However, if wealth is not properly used it does not bring happiness and enjoyment. For example, gambling can make one more miserable and drinking can lead to quarrels and fights. On the other extreme, if one is miserly one does not enjoy wealth nor let others enjoy it, such a person is described as being like ‘a forest pool in a haunted forest - the water cannot be drunk and nobody dares to use it’[12] . Wealth should not be enjoyed alone, and the Buddha’s advice is, ‘…if people knew, as I know, the fruits of sharing gifts, they would not enjoy their use without sharing them, nor would the taint of stinginess obsess the heart. Even if it were their last bit, their last morsel of food, they would not enjoy its use without sharing it if there was someone else to share it with’[13] .
 
Relevant to the use of wealth is the concept of ’right consumption’ brought up by Ven. Payutto. According to him right consumption is the use of goods and services for well-being whilst wrong consumption, arises from craving, is the use of goods and services to satisfy pleasing sensations and ego-gratification (Payutto, 1984). A simple example of this would be buying the latest most expensive brand product to boost one’s ego instead of a much cheaper one that does the same job.
 
Two notions of poverty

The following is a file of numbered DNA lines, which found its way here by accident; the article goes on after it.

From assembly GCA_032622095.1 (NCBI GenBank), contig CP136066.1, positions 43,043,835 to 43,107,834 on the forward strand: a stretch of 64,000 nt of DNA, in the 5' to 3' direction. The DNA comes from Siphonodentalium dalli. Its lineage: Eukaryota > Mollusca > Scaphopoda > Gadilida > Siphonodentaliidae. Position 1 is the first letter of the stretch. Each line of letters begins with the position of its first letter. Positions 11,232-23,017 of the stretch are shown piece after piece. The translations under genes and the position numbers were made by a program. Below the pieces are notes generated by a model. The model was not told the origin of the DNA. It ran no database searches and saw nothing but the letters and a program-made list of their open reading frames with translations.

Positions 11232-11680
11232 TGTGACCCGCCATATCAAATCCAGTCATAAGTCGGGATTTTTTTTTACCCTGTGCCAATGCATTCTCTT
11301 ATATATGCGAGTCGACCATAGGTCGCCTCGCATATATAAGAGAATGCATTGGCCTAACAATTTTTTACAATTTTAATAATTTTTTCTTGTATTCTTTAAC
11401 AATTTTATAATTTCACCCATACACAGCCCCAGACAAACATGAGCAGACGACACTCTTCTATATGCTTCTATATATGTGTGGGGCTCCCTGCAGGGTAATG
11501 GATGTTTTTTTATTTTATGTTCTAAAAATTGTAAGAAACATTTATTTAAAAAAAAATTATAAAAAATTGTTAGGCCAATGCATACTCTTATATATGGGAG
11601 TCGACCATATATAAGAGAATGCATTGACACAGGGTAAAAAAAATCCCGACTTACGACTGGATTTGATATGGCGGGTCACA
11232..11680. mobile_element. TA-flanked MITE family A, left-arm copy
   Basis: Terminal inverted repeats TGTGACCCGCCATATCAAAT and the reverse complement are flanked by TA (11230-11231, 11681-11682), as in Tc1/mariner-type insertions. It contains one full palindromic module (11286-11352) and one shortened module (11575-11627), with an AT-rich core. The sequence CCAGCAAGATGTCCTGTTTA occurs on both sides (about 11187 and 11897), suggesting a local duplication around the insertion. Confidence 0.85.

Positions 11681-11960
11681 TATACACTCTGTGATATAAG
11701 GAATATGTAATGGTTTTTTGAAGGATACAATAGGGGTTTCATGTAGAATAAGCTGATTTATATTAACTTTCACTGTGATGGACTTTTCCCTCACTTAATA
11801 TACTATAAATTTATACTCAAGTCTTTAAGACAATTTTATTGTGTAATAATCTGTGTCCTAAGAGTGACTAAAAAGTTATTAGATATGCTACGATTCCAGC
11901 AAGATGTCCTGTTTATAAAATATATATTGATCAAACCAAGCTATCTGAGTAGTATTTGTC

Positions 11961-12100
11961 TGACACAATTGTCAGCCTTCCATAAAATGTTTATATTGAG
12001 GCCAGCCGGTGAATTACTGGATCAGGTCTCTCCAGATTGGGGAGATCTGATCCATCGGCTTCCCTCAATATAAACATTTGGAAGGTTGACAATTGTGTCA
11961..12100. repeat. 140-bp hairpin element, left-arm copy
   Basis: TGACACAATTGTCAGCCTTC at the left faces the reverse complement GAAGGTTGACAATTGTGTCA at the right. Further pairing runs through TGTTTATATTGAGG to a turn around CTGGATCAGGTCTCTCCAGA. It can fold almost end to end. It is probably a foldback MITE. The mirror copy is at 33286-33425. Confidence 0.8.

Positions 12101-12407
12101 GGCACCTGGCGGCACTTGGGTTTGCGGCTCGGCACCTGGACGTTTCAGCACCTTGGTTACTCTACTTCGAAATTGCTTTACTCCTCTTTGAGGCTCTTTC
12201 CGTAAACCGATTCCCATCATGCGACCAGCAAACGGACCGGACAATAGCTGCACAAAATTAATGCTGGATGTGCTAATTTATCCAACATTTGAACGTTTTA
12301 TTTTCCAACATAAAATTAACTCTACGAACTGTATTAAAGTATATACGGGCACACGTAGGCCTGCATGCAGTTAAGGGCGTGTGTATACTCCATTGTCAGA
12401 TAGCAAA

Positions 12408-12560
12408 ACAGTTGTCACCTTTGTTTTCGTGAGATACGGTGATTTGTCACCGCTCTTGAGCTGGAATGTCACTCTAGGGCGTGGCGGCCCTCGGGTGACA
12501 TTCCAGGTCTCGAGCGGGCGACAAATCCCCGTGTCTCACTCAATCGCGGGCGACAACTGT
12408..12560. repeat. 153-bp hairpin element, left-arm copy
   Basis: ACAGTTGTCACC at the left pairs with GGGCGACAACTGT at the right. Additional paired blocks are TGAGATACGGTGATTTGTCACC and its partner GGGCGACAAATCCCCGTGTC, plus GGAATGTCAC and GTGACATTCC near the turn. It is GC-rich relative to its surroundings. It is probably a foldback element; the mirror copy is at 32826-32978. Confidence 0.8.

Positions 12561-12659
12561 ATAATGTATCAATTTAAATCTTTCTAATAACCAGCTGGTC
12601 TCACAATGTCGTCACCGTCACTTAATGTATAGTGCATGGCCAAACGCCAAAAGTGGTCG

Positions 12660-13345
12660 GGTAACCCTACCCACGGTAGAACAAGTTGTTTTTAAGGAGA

It is important to differentiate between poverty and renunciation (voluntary possessionlessness) which on a superficial level appears similar. Mavis Fenn in a paper in 1996, discussed these ‘two notions of poverty’. On one hand, ‘Poverty, understood as deprivation signifies all that divides us from each other; it signifies the abuses that arise from unbounded structure’[14] whilst wealth is seen as promoting peace and harmony in a social-political context. On the other hand poverty, ‘possessionlessness, religious poverty, signifies all that unites us and reminds us of our connection with each other, the natural world, and the cosmos’ whilst wealth is seen as an obstacle to the religious life (Ibid). She notes that sometimes both attitudes towards poverty appear in the same text, such as the Cakkavatti-Sihanada and the Kutadanta Sutta[15] and this seems to emphasize the paradox. Yet this paradox is resolved by the fact that the Sangha [Buddhist monastic community] ‘symbolically provides a filter between itself and the pollution that wealth bring with it, and the spiritualization of giving turns the receipt of gifts into a means by which the Sangha exercises its mandate to assist others in their spiritual development [thus]…As poles apart they signify the paradox of human existence. The dynamism created from their struggle towards a better vision of what it means to be human and in community’.[16]